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Hiya.

I write stories for young souls, who deserve better than a culture of hopelessness and indulgence. Browse the blog, Sheepgate, where I give that culture a piece of my mind. TTFN, Emily

The Secret to a Seer's Magic: Three Modes of Surrender

The Secret to a Seer's Magic: Three Modes of Surrender

This week, I embarked on my first school visit to talk about my book! A former colleague graciously asked me to talk to his students about how the Holy Spirit influenced my story, The Forgotten Seer. Leading up to my visit, I imagined these new students would take to me just like my former students did, and we’d all gather in a big book nerd circle and gab about magical realms and talking animals and writing allegory.

How did it go? Let's see ...

In the first class, a scary cohort of very cool athletes chuckled mysteriously in the back of the classroom and I was sure they were chuckling at me and my ridiculous pretend world!

In the second, it seemed there was a droll answer to every one of my all-too-sincere questions, and inevitably the class would laugh at that student’s wit, and I’d be left smiling and repeating my now mundane-sounding question: “So, like, does anyone else feel like it’s hard to believe God’s plan is infinitely greater than our own? Yes? No?”

In the final class, it seemed the vibe was much warmer. It was the last period of the day, and everyone feels chipper when they're about to go home, right? What ended up happening was that, when I asked if there were any questions, one young gentleman literally raised his hand to say, “Are we done, here?”

At this point, I am sure you are wondering whether the content of my talk merited such a lack-luster response. Believe me, it was both riveting and inspiring and without question all those students went home to ponder the mysteries of the Trinity as a result. But since you asked, I’ll tell you what I said.

The protagonist of my book, Tess Canyon, is a sixteen-year-old with vanity issues. She feels she deserves the world simply by being her beautiful, bossy self, and that there are no areas of her life needful of improvement. When her folly throws the dominion into war, Tess finally is confronted with her own ignorance. The magical object she betrayed now must be wielded in order to rescue her loved ones from death.

Tess finally comes upon the Keeper’s Hold, a shrine for the object that is rumored to be an ancient training ground for those chosen to wield it. There, an ancient soul offers Tess these words of guidance:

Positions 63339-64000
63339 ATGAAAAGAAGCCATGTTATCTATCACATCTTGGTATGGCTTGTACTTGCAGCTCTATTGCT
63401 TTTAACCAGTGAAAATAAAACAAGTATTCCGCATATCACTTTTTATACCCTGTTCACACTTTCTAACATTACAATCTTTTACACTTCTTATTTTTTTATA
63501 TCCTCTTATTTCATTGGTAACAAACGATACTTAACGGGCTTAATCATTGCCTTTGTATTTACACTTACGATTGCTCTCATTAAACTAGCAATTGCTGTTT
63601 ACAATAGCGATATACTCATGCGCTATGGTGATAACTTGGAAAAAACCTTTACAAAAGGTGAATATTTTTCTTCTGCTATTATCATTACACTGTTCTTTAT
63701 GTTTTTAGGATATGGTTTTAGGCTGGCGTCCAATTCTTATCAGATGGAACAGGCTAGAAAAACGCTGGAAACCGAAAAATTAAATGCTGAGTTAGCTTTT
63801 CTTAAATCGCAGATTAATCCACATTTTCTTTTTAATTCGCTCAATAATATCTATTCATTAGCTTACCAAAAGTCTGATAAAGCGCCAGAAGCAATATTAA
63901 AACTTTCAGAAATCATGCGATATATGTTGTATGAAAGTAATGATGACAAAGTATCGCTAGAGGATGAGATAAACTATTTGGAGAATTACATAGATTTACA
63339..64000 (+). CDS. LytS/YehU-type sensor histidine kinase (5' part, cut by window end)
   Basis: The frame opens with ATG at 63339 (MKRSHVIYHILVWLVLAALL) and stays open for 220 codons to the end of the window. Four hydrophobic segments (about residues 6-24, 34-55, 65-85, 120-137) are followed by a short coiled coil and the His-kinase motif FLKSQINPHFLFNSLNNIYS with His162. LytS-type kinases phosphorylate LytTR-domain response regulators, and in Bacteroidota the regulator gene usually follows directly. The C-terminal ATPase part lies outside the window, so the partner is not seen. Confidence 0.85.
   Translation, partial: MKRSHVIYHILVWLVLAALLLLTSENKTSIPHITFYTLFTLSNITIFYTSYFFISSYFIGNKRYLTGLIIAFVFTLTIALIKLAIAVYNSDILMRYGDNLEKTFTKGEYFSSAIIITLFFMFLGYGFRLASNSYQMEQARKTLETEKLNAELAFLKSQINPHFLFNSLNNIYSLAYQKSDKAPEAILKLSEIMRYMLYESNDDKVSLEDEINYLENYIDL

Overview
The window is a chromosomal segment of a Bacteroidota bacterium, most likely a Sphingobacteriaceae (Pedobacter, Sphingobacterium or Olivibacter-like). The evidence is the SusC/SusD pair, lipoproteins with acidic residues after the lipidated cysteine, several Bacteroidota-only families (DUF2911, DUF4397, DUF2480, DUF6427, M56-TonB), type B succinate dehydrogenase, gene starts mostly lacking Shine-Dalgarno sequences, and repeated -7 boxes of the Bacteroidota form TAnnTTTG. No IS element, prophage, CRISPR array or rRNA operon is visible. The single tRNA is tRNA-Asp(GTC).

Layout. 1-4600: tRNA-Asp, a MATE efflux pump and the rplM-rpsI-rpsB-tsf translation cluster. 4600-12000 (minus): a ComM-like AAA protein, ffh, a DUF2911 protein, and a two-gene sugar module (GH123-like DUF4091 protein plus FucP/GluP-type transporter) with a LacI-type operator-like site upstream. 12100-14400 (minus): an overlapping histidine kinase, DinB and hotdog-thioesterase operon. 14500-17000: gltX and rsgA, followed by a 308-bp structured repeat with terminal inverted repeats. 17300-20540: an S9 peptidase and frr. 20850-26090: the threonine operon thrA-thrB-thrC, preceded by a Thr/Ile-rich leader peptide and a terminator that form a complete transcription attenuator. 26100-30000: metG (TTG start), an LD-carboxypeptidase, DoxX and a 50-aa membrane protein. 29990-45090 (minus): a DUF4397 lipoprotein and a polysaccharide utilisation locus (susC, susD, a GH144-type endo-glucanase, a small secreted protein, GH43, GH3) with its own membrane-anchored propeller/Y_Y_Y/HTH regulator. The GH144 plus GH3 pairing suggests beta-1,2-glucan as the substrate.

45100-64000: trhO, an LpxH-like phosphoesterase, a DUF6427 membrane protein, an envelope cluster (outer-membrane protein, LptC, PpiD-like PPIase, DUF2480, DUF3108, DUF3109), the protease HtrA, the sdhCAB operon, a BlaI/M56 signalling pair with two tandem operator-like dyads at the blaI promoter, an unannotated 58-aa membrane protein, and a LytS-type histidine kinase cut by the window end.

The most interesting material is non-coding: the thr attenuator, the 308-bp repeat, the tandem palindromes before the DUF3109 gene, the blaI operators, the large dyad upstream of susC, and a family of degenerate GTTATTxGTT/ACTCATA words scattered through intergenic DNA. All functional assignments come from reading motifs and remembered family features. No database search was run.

“The object you hold is a source of golden magic … This kind of magic requires a wisdom difficult to attain. But, in some sacred moments and with the help of the Weapon, a mortal will reach such heights.”

“The first mode of surrender … is confident obedience to the spiritus. When she speaks, act as you are bidden without doubt or skepticism. The second is selflessness. You must concentrate on those whom you serve. The final mode of surrender is acceptance of the future. Do not force your desired outcome, but calmly welcome whatever lies ahead … Of course, you can achieve many small things by submitting to one mode. But, abandon yourself to all three, and the Weapon will work miracles for the sake of your people.”

You know, it’s no coincidence that the Holy Spirit was the reason for my school visit. Because, if I take the wisdom of the Keeper’s Hold to heart, I see how those quirky little encounters were in no way a failure, but simply a response to the divine inspirer.

What if Tess had been asked by the spiritus to visit those children? How could she have responded?

  1. Obedience: No matter how scary those tall boys were, I hope she would have persevered in her lecture cheerfully and without taking offense. All this out of "confident obedience to the spiritus."
  2. Selflessness: With a little less of her trademark vanity and a little more humility, Tess might have sympathized with how challenging it is to be an adolescent. She’d remind herself that she was serving those young souls not for gratification but because she was called to serve.
  3. Accept the future: I have no doubt that, like me, Tess would have had high expectations for those talks. But, I seem to recall these wise words from a sage teacher and fiction writer: God’s plan is infinitely greater than our own.

Though Tess in no way masters these Modes of Surrender by the end of The Forgotten Seer (do I smell a trilogy???), she does grow in wisdom. Getting out of your own way will do that. I only hope the secret to a seer’s magic will continue to serve me in the future … at my next school visit! <scream face>

Ttfn,

Emily

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